A tall man, he appeared to be an elf by complexion but his long hair hid his ears, interrupted. "Miss Waters, can you call someone to unstick the drawer in the filing cabinet in my office. It's stuck again."
Stan stepped back and nodded to a clean-shaven, middle-aged man sitting in the lobby. The man smiled back before he buried his round face into a worn copy of Witch Hunters’ Monthly.
"Yes. I will send out for the repairmen again."
"Not that one. I didn't like him."
Stan spotted his opportunity. "I could help."
"And you are?" The tall man asked.
"Stan, Stan Rockbinder."
The thick thud of a hard wood door slammed against a wall announced a new, and presumably undesirable, presence.
"This 'ere issa robb'ry!" Two men, of contrasting statures, burst into the room. Both were broad with torsos shaped like bloated barrels left on their ends too long. One stood as tall as Stan, the other only a few inches above the secretary's desk. Each brandished a pair of curved scimitars.
"Jus' do as we say," said the shorter man, "an' then no one needs ta get hurt. Berty, the bags."
"Ay, Cyrus." Berty fished around for the bags inside the back of his already inconsiderable torn short pants.
"Now," Cyrus said, "'ow about that gold, silver, an' jewels? Quick, quick."
"Wrong door." The secretary crossed her arms and glared at the taller man.
"What?" He shied a bit from the hard look.
"Banks the door on the left, you illiterate knob."
"Now, I don't see why we need ta go insultin' people," Cyrus said, "It was an honest mistake. I mean, are ya sure?"
"Says the illiterate knob with the swords." The secretary huffed.
"Not like we was gonna stabs no one," Cyrus said, "jus' 'cause we big and got swords. Mighty rude assumption ta make."
"Yeah," Berty said, "we are jus' lookin' to improve our sit'ation in life. We got kids ya know."
"Nothing here to steal." the office manager patted down the front of his vest. "Mostly ledgers and desk calendars."
The robbers exchanged confused glances. "You sure yous ain't got nuffin valuable? I mean, this is pretty embarassin'. Be better to come away wit' somethin'. Maybe a fancy pin, or a nice pair o' shoes. 'Eck, we'll take stuff with sen'imental value, kids drawin' or some poorly done pot'ery."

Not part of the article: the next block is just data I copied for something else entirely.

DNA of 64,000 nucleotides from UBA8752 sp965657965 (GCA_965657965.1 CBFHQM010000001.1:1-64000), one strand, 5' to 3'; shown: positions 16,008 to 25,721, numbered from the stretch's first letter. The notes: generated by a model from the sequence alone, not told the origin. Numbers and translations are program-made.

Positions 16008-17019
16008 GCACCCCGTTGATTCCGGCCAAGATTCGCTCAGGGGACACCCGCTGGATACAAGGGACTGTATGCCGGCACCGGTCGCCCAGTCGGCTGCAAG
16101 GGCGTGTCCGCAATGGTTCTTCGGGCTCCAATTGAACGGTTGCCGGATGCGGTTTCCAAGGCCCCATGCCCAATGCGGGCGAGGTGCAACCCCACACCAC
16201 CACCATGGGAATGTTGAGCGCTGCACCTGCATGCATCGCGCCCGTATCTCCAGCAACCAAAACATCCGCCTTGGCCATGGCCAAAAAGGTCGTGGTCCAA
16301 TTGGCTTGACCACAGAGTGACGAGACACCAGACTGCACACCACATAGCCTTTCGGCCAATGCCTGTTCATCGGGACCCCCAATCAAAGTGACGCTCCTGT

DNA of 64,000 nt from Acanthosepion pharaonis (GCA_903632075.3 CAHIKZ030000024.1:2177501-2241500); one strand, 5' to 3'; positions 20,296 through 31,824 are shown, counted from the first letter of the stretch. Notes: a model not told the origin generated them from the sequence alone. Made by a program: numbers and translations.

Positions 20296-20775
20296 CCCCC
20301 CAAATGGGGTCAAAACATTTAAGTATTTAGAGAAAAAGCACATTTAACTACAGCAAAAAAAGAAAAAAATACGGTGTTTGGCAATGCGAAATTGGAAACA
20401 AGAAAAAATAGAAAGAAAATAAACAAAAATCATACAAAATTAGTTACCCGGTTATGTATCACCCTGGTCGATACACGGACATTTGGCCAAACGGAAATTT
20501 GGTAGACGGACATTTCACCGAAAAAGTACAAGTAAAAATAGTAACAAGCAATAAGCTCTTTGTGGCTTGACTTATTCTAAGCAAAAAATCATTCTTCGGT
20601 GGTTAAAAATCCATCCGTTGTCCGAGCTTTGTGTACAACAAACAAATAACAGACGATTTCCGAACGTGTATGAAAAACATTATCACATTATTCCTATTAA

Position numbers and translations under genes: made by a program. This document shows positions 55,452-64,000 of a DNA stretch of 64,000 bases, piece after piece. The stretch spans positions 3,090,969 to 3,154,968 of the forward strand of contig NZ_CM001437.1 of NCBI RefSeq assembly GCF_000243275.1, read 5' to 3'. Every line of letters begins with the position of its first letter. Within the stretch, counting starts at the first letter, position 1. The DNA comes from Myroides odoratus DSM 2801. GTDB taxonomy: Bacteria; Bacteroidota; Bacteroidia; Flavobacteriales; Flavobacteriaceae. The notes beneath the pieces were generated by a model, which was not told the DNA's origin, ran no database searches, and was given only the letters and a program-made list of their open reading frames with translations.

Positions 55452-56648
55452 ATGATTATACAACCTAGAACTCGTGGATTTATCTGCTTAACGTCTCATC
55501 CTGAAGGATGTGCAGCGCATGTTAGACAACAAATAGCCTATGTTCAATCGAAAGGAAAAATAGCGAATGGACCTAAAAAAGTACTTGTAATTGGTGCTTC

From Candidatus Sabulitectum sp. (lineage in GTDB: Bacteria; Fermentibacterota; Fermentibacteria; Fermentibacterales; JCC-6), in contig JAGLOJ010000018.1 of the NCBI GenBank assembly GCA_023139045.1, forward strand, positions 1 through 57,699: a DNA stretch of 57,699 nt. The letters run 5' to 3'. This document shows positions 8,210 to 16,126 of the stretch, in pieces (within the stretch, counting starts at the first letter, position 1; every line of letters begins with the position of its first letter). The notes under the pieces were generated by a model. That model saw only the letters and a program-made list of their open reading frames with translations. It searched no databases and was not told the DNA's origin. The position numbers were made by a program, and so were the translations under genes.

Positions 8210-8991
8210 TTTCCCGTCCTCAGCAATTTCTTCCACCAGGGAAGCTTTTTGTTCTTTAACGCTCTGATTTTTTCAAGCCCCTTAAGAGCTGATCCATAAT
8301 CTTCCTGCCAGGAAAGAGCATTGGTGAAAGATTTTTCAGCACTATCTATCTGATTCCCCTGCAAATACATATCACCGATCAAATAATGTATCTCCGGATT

"I have some books," Stan volunteered.
"They valuable?" Berty asked.
The pair grumbled.
"Wait," the secretary said, "why would you steal something with sentimental value?"
"Ya thinks cause we robs stuff we don't have emfathy?"
"You mean empathy?" She said.
The manager shook his head, glanced at the grandfather clock in the corner, and cleared his throat. "Well, I'm afraid we have nothing of value. Perhaps this gentleman here"--he gestured to Stan—"could show you two out?"
"Youz got muscle? Sure you ain't no bank?" Cyrus asked.
"I'm just here for an interview."
"Good," Berty said, "Hold onto 'em books. We may jus' take 'em."
Stan clutched his bag closer to his side. "You don't have to do this. You could always go and rob the bank. It's just the next door over. I'll show it to you if it helps."
"No, they can't." A slight man sitting just out of view spoke up from the waiting area.
"Excuse me?" The manager asked.
"My Theriomancer, Clucks and Guts Fortunes, predicted all this. Right down to this short, wide fellow." He smiled at Berty.
"How does it end?" Stan asked.
"They're chickens. Tiny brains."
"Mancers are jus' a load o' supers'ition." Berty said.
"Yeah," Cyrus said, "I got a cousin goes to college. She says we'z jus' the sum of our 'periences."
"No," Ms. Waters said, "that's superstition."
"I 'eard o' this. We'z all made up o' physical matter. An' it de'ermines what we'z gonna do jus' like stuffs we see all 'round us. See." Berty slid a flower vase across the desk until it crashed to the floor and sent glass, water, and bright purple-leaved flowers scattered across the tiled floor.
"See." Berty smiled. "They fell because I caused 'em to. Every things fis'cal gotta 'ave a cause. Even our 'eads."
"Yeah," Stan offered, "but couldn't you choose to go next door and rob that bank?"
"Ain't you been liste'ning?"
"Don't seem like it." Cyrus shook his head.